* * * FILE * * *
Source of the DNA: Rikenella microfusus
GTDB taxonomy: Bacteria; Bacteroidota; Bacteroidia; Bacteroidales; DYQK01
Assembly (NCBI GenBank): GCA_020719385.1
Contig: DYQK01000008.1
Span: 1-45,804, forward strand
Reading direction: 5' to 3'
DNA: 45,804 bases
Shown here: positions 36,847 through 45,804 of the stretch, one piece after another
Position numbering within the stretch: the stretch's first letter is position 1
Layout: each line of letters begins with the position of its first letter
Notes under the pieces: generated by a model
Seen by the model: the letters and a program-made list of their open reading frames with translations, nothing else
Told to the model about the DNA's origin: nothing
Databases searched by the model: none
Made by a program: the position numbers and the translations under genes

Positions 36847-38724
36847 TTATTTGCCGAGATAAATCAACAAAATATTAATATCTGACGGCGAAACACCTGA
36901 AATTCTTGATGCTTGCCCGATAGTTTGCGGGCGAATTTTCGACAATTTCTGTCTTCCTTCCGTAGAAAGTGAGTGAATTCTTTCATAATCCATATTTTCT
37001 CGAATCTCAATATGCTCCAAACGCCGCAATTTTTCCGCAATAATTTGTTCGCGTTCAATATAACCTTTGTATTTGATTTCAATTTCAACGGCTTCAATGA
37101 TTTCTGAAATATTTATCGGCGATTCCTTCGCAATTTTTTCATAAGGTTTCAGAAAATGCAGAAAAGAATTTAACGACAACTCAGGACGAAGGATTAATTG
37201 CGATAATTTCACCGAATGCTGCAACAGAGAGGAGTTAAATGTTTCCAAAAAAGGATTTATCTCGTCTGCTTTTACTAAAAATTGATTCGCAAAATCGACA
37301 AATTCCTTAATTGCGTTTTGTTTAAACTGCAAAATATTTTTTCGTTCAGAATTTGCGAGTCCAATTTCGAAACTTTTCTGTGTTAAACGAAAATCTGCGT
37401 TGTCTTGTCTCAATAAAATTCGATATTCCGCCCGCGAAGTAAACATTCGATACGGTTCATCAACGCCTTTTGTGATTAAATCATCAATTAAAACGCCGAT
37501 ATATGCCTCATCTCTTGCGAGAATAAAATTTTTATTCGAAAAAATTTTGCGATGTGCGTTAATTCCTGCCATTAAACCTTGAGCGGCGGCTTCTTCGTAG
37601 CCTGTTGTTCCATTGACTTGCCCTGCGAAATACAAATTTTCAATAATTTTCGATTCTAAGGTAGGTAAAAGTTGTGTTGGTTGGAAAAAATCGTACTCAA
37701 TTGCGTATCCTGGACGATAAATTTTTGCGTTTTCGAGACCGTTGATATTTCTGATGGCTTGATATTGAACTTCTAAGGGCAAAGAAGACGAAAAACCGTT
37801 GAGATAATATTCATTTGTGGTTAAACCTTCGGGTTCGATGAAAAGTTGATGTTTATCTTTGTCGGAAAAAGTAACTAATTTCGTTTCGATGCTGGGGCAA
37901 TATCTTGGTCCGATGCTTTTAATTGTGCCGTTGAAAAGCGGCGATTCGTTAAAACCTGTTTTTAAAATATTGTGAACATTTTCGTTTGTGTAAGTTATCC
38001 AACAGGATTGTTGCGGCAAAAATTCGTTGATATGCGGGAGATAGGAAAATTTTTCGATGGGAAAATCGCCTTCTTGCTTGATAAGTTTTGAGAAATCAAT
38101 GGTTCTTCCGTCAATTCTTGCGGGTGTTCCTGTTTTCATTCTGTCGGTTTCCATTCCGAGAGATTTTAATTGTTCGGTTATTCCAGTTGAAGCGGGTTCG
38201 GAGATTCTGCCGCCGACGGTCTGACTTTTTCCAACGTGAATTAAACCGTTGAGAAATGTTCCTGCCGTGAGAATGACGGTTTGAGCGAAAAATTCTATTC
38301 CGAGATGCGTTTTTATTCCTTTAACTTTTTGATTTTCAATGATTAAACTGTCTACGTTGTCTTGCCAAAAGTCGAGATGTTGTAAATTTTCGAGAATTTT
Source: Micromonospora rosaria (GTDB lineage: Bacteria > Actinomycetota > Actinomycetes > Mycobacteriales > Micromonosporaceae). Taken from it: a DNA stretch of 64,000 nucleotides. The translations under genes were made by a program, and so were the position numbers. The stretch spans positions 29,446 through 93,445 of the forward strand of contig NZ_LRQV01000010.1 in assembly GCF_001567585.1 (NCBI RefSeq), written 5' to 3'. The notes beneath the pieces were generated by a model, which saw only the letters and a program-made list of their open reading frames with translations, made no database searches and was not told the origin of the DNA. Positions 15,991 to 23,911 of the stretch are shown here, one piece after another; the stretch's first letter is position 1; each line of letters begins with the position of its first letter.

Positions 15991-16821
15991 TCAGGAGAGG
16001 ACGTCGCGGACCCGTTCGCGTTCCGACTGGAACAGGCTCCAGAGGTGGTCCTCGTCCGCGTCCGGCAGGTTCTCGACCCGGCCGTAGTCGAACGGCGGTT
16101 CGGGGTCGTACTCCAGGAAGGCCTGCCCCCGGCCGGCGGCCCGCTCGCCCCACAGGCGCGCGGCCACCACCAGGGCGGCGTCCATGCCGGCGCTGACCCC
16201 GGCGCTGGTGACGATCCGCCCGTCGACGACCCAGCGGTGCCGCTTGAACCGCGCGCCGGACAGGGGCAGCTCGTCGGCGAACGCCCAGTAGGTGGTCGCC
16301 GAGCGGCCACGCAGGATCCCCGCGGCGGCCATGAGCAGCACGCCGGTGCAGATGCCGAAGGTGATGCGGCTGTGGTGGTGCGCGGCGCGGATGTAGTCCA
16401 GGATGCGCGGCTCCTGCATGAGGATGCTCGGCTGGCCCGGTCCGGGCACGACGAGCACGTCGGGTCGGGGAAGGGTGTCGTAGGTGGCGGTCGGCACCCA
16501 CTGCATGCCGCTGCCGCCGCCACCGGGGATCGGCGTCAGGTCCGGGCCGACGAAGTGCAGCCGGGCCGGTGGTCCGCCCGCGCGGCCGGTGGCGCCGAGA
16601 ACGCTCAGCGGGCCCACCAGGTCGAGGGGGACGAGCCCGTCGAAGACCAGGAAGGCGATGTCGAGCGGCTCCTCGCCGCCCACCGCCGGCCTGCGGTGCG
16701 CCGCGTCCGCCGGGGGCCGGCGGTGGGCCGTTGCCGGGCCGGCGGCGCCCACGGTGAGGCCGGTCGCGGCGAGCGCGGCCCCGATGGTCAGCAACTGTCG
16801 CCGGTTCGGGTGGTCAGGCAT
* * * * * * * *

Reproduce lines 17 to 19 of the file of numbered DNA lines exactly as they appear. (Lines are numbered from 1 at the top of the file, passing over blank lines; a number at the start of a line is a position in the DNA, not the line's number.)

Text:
36847 TTATTTGCCGAGATAAATCAACAAAATATTAATATCTGACGGCGAAACACCTGA
36901 AATTCTTGATGCTTGCCCGATAGTTTGCGGGCGAATTTTCGACAATTTCTGTCTTCCTTCCGTAGAAAGTGAGTGAATTCTTTCATAATCCATATTTTCT
37001 CGAATCTCAATATGCTCCAAACGCCGCAATTTTTCCGCAATAATTTGTTCGCGTTCAATATAACCTTTGTATTTGATTTCAATTTCAACGGCTTCAATGA